NASA Office of Logic Design

NASA Office of Logic Design

A scientific study of the problems of digital engineering for space flight systems,
with a view to their practical solution.

Reliable Digital Electronics Workshop:
Devices, Environments, Design, and Verification

The NASA Office of Logic Design (OLD) has a charter to study the problems of digital engineering for space flight systems and solve them and disseminate the results of our work.  This is very much in the spirit of NACA and forms the foundation of our work.  The web site is part of our output; in particular, the Design Guidelines and Criteria for Space Flight Digital Electronics is a first phase of providing guidelines for our missions and the criteria by which they are judged.  This workshop continues the effort in the development and publishing of these guidelines and criteria.

Early in 2005 NASA OLD will sponsor the first workshop on the reliable design of digital electronics, to be held at the NASA Goddard Space Flight Center in Greenbelt, Maryland.  This session will focus on FPGAs, ASICs, and non-volatile memories.  Items to be discussed include:

Discussions will be informal and can range from data sets, test methods, identification of issues, specific methodologies, etc.  This workshop is targeted to NASA aerospace applications.  Department of Defense, other government agencies, universities, and commercial aerospace engineers are also welcome.  If you wish to discuss a presentation or propose a specific topic to be discussed, please contact me.

Best regards,

Richard B. Katz
NASA Office of Logic Design


In one sense digital electronics design has not changed very much over the past 40 years.

Indeed, much as the designers of the Apollo Guidance Computer designed their CPU with a single logic function (a three-input NOR) logic designers of today use arrays of gates or modules.  Similarly, we have memories with similar characteristics of volatility, stability, and permanence.  The sheer size of our designs has changed from thousands of gates to millions.  This is not a fundamental logic change but it has changed the manner in which we design and verify the solutions.  Similarly, the technologies have changed from a few gates per chip to millions with the speeds and pin counts increasing while the dimensions of the chips continue to shrink in size very year.  This leads to issues in signal and power integrity and radiation sensitivity.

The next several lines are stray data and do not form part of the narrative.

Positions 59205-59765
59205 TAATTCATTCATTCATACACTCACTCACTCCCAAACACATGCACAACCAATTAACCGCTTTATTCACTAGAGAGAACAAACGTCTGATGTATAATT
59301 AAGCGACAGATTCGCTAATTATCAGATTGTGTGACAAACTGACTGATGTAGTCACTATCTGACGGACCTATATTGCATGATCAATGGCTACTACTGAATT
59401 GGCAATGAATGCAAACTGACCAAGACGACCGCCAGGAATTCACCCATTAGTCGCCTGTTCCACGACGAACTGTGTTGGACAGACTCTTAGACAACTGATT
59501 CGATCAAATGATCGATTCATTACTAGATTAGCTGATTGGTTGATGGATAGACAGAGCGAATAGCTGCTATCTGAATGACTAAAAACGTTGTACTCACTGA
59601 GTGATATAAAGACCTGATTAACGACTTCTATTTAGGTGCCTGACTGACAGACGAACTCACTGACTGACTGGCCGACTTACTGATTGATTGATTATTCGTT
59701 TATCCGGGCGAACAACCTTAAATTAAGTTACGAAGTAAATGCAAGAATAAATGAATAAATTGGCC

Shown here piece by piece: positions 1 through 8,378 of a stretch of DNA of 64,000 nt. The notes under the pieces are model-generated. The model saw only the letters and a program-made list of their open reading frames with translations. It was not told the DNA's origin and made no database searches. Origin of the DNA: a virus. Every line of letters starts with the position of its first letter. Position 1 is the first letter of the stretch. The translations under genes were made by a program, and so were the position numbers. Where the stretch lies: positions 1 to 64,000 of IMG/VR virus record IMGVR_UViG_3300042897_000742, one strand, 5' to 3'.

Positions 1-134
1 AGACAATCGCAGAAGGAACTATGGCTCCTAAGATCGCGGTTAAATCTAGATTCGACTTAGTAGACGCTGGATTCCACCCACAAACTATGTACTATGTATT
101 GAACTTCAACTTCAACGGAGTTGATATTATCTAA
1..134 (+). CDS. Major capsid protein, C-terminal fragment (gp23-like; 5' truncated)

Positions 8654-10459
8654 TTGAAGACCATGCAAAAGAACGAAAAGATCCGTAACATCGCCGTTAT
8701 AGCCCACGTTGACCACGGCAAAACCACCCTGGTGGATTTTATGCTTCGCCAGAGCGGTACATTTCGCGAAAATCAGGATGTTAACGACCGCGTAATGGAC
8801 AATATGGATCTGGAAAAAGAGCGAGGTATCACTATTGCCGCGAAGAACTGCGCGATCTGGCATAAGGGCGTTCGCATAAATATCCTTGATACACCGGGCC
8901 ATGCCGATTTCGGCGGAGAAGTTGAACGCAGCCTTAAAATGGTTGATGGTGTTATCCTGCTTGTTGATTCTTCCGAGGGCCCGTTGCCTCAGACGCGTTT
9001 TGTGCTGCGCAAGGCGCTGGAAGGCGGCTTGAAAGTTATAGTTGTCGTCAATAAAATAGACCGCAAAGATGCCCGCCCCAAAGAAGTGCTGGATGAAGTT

One trend in the industry is to have the logic designs performed by a machine known as the logic synthesizer.  This abstraction often results in the engineer never seeing the logic design and makes the verification task challenging.  This is a fundamental change and a challenge.

Another fundamental change over the past decade is that the job of the integrated circuit manufacturer and the logic designer are no longer disjoint.  Previously, the designer would configure his circuit board with fixed function ICs from standard SSI, MSI, and LSI families or large standard VLSI functions such as microprocessors or bit-slice components, tested and verified by the manufacturer.  Today the integrated circuit design is partially performed by the manufacturer and is completed by the end user.  This splits the design, analysis, and verification tasks between two organizations who essentially work separately.  I shall give two brief examples of issues to demonstrate this.  On the electrical side, the clock skew within a 4-bit 54HC161 binary counter would not be of concern to the logic designer; in an FPGA the designer does have to worry about such matters.  On the environmental side, the logic designer may employ structures built in a triple modular redundant configuration enhancing the radiation tolerance of the supplied microcircuit.

Chip design for space flight missions is now a joint process between the manufacturer and the end user.  And in most cases they do not perform the design, analysis, and verification as a team.  One of the goals of this workshop is to address this issue such that reliable hardware designs are produced.

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Last Revised: February 03, 2010
Digital Engineering Institute
Web Grunt: Richard Katz